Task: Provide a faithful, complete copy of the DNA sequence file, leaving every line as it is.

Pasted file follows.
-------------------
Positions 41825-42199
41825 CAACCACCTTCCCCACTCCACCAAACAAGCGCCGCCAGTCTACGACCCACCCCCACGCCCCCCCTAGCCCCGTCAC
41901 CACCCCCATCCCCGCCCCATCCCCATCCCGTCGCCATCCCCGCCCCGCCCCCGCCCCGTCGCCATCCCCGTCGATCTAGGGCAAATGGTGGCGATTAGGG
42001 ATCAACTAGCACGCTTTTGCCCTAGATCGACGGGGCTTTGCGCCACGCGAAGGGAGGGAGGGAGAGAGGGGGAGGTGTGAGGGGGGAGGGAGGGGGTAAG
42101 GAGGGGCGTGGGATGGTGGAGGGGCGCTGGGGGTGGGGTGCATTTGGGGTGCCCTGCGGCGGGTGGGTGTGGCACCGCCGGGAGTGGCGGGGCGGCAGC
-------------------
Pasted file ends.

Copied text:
Positions 41825-42199
41825 CAACCACCTTCCCCACTCCACCAAACAAGCGCCGCCAGTCTACGACCCACCCCCACGCCCCCCCTAGCCCCGTCAC
41901 CACCCCCATCCCCGCCCCATCCCCATCCCGTCGCCATCCCCGCCCCGCCCCCGCCCCGTCGCCATCCCCGTCGATCTAGGGCAAATGGTGGCGATTAGGG
42001 ATCAACTAGCACGCTTTTGCCCTAGATCGACGGGGCTTTGCGCCACGCGAAGGGAGGGAGGGAGAGAGGGGGAGGTGTGAGGGGGGAGGGAGGGGGTAAG
42101 GAGGGGCGTGGGATGGTGGAGGGGCGCTGGGGGTGGGGTGCATTTGGGGTGCCCTGCGGCGGGTGGGTGTGGCACCGCCGGGAGTGGCGGGGCGGCAGC